9 November 2010 “Should Jury Verdicts Always be Unanimous in a Criminal Trial? ” The inadequacies of our government and our judicial system have long been a subject for debate, and now many are debating why unanimous jury verdicts are required in criminal trials. In United States v. Lopez they say: A rule which insists on unanimity furthers the deliberative process by requiring the minority view to be examined and if possible, accepted or rejected by the entire jury.
The requirement of jury unanimity thus has a precise effect on the fact-finding process, one which gives particular significance and conclusiveness to the jury’s verdict. This is the perfect way of describing the democracy of our judicial system that was instilled upon us by our founding fathers and why jury verdicts in criminal trials should always be unanimous. There are many arguments for what the rule should be. Consider the money, effort and release of guilty people because a crafty lawyer twists facts to persuade just one of 12 people that there is something wrong with the case?
However, these costs seem to be outweighed by the value we gain from the unanimous verdict system. It really seems like a small price to pay when the alternative is potentially locking away an innocent person which is like stealing someone’s life. The requirement structures deliberations in ways that are consistent with our democratic ideals and enhances the sense of legitimacy that attaches to criminal verdicts. (Bove, 259-260) One would think that if it were difficult to achieve unanimity that the jurors would only have to continue deliberating the case.
This would give the jurors a greater insight into other sides and possibly even help them gain a greater perspective on the subject. This could lead to jurors changing their vote, but it would generally be for the better because the more insight you have minus anyone’s possible prejudices, the less likely a group is of making a poor decision. A process as analytical and thorough as this reduces the likelihood of convicting an innocent defendant. Another case against unanimous jury’s is the verdicts under strategic voting.
The incentive to vote strategically arises because a juror’s vote only matters when a vote is pivotal and because the information possessed by other jurors is relevant for a juror’s decision. (Feddersen, 23) Yet, some of these cases are so severe that the verdict essentially results in either life or death. Tell me that most people can personally condemn a fellow man to death. They balk at the idea that they are responsible for taking another’s life. So when the decision is being made where the result could be so cruel, you have a duty to your fellow man not to strategically vote.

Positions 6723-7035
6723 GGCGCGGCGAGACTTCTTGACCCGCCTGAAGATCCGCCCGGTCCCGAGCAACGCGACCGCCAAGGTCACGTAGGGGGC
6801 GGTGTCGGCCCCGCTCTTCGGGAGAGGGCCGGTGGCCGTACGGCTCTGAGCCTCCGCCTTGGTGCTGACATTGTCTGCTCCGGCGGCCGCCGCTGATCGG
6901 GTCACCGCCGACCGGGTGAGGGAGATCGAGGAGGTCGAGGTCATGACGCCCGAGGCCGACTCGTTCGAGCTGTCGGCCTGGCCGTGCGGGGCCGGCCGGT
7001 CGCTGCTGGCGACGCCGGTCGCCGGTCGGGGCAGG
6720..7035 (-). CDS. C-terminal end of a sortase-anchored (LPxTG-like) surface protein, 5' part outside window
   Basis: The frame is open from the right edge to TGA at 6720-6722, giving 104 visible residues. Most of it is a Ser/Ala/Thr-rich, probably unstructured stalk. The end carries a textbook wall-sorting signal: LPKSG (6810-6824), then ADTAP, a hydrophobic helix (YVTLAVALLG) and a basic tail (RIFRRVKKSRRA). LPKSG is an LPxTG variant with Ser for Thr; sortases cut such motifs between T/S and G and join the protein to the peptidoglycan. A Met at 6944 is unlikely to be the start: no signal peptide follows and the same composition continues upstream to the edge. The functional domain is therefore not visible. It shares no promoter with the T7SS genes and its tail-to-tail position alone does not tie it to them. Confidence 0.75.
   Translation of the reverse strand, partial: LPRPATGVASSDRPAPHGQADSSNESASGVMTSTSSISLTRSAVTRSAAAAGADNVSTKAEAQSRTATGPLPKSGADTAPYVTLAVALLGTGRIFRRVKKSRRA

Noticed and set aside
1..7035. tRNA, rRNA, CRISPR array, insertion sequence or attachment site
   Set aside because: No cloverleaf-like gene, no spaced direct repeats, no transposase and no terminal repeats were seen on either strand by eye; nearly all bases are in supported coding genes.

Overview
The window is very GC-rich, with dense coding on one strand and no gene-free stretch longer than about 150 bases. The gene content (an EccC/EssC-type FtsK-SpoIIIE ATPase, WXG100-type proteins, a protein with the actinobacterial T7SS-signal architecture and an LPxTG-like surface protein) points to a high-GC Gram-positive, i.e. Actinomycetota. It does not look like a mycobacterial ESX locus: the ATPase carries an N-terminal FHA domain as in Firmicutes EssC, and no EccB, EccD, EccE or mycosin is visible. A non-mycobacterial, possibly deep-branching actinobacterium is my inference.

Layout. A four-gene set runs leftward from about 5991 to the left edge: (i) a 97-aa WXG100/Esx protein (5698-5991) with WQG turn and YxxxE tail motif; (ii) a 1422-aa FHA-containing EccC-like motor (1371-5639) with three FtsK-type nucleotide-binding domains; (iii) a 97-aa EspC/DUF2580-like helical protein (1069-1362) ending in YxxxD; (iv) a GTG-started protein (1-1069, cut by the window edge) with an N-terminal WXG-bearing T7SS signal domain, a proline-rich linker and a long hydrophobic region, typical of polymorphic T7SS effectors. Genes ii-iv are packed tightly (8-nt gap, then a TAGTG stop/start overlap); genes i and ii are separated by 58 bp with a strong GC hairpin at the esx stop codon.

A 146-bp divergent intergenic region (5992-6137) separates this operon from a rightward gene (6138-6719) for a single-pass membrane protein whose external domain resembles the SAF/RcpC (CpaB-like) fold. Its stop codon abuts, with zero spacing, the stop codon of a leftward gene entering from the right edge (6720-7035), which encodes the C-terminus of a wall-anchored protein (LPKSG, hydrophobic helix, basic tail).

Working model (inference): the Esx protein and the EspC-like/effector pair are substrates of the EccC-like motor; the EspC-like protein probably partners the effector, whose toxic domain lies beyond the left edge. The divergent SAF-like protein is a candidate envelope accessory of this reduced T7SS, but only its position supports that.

Our nation’s founders based our judicial system with the ideals of shaping moral standards and promoting social justice. It is one of the most comprehensive, fair, and democratic systems developed. For over 200 years the Sixth Amendment to the U. S. Constitution has guaranteed all criminal defendants “the right to a speedy and public trial by an impartial jury of the State and district wherein the crime shall have been committed. ” This is our nation’s history, and this is our history.
Every system has its flaws, but who is to say that a jury of 10-2 wouldn’t be coerced or strategically voting as well. There will always be people who are corrupt and undermine our legal system, but it is our responsibility as American’s to be fair and kind to our fellow man. The jury itself is so much more important than most people realize. Being on a jury is one of the most sacred trusts and privileges in the tradition of our legal system because almost anyone charged with a serious criminal offence can choose a jury trial, and when they do, they are essentially putting their life into your hands.
Your decision as a juror could determine whether a young kid in your area who is charged with second degree murder because he was with his friends at the wrong place at the wrong time goes to prison for the rest of his life. These decisions should not be made lightly, and that is why jurors should debate thoroughly. It is a juror’s civic duty to make their vote with the most careful considerations. The requirement of a unanimous jury is important for reasons that many may not immediately presume.
When I discussed this subject with multiple people to obtain an outsiders point of view, I learned that a lot of people are quick to jump on the media band wagons with governmental and judicial inadequacies. Our nation should remember what one of our founding fathers, Thomas Jefferson, said “The care of human life and happiness, and not their destruction, is the first and only legitimate object of good government. ” Our government, while not perfect, is set out with a checks and balances system that uphold the highest form of our personal rights by believing that all are innocent until proven guilty.